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Opposition Beat: Talking Eagles-Steelers with Alan Robinson of the Pittsburgh Tribune-Review

Opposition Beat: Talking Eagles-Steelers with Alan Robinson of the Pittsburgh Tribune-Review

Each week during the 2012 season we're hitting up some of the most knowledgeable people on the Internet when it comes to the Philadelphia Eagles' opponent that particular Sunday. Today we have Alan Robinson, Steelers beat reporter for the Pittsburgh Tribune-Review.

Kulp: Pittsburgh is 1-2 heading into the intrastate matchup, and you wrote their campaign could very well hinge on this game. The team seems to be getting healthy right on cue, with Rashard Mendenhall, James Harrison, and Troy Polamalu all potentially available this week. Assuming they all play, are the Steelers' problems suddenly solved?

Alan Robinson: Not necessarily. The Steelers' problems are across the board, ranging from an inability to run the ball, get to the quarterback or stop teams in the fourth quarter, where they've been outscored 30-13. Harrison and Polamalu are potential game-changers, of course, but Harrison is 34, Polamalu is closing in on 32 and injuries are becoming an issue. Harrison hasn't even practiced on consecutive days since last season. What the Steelers need Harrison to do is bring some pressure some how. They have only five sacks in three games and their 3-4 defensive line is not playing well. But the question is how effective Harrison can be on a knee that has blown up constantly whenever he's tried to push it, and without a full week of practice in nine months. What the Steelers have to hope is this isn;t the mobile Michael Vick they saw in either 2002, when he rallied the Falcons from a 17-point deficit in the fourth quarter (the only time that happened against a Bill Cowher team) or in 2006, when he threw four touchdown passes against them.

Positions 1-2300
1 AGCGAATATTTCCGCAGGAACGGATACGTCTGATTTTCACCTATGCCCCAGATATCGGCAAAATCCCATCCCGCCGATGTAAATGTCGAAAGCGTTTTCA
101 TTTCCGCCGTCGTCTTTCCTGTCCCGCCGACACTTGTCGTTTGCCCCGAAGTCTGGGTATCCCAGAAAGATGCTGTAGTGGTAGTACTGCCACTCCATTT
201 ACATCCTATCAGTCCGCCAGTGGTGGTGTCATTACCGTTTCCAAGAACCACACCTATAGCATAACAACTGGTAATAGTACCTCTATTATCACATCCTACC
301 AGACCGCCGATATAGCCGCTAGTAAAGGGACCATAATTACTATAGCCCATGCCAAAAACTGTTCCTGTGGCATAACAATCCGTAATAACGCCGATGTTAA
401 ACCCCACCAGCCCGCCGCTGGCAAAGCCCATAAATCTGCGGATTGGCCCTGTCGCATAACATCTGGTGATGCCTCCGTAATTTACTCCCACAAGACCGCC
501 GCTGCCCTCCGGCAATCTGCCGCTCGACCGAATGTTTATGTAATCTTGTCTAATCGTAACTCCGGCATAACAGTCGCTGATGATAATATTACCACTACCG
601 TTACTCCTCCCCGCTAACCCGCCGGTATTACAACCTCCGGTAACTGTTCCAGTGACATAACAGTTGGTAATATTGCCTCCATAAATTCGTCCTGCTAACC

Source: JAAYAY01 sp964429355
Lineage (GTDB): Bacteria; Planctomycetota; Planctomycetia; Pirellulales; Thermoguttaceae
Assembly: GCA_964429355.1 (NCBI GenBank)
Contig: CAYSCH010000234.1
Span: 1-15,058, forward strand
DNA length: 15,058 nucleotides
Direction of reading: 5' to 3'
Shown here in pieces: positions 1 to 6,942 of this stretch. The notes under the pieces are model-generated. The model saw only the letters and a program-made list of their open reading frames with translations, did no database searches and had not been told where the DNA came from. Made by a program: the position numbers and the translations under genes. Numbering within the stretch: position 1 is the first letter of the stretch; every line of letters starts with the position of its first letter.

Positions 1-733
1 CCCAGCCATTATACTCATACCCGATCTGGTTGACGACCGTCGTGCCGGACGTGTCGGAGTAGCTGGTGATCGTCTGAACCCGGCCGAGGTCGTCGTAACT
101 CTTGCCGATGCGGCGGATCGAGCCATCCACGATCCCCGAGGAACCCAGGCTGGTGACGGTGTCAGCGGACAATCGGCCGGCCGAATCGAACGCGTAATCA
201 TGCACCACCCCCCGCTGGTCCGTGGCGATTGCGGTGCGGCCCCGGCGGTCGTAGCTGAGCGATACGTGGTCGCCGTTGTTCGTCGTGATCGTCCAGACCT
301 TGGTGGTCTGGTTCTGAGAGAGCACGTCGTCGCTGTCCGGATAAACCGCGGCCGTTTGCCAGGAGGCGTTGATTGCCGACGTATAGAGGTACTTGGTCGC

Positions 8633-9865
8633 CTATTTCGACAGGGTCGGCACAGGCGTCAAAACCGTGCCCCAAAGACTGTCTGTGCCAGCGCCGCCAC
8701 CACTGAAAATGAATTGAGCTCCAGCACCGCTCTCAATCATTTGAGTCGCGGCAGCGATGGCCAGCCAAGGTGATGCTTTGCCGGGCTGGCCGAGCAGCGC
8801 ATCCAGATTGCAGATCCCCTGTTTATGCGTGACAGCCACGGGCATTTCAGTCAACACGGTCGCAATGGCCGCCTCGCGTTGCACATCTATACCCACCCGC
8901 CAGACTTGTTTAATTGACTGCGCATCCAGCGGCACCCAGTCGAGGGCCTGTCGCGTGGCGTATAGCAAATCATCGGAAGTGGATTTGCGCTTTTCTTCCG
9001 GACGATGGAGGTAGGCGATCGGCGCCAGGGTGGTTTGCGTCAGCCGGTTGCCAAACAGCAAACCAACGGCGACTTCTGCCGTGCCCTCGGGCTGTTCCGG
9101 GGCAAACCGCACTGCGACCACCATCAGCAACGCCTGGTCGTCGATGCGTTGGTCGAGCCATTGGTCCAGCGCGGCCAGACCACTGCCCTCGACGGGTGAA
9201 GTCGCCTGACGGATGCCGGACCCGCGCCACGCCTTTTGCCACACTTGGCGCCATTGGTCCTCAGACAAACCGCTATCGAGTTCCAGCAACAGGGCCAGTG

The Steelers have evolved with the NFL and have featured a pass-first offense for awhile, but their ground attack has been non-existent so far this season. They're 31st in yards per game (65.0), dead last in yards per attempt (2.6) -- as you wrote last week, their worst start in 62 years. Mendenhall appears set to return from a torn ACL, but is that really going to be a cure-all?

He's twice rushed for 1,000 yards, and he might have had another 1,000-yard season if he hadn't gotten hurt against the Browns in the final regular season game last season. Unlike Harrison, Mendenhall has been practicing regularly since the season started, and the main thing is he's better than what they've got. Mike Tomlin was so desperate to find a hot running back that four different backs got carries against the Raiders. Yet the Steelers still haven't had a back gain more than 43 yards in a game this season. If Mendenhall can't do it, their only option might be to bring Jerome Bettis or Franco Harris out of retirement. One factor: This is a contract year for Mendenhall, and he's playing for a deal next year. That's often the recipe for a big season.

James Harrison has averaged nearly 11 sacks per season over the last five years, but has yet to play this season after August knee surgery. Through four weeks, only six teams have notched fewer sacks per game than the Steelers (1.67). As of today, Harrison wasn't listed on the injury report, but you wrote he'll need to get through a full week of practice without swelling. Do you think he will be ready to go, or perhaps only available on a so-called pitch count?

They need him as many snaps as they can get him, and now. They can't afford to lose this game, drop to 1-3 and potentially fall well behind two teams with 4-1 records (the 3-1 Ravens and Bengals both play 1-3 teams this week). It's a very big game for the Steelers so early in the season, and that could be one reason why they can't wait any longer to see what Harrison can do. The key will be if he gets through practice both Wednesday and Thursday; he hasn't gone back-to-back yet this year. He didn't even dress for practice when the knee acted up last Wednesday, before they broke for the bye week, but Tomlin said Harrison had some "intense workouts" over the weekend. If that's intense by James Harrison's definition of intense, that could be a good sign for the Steelers.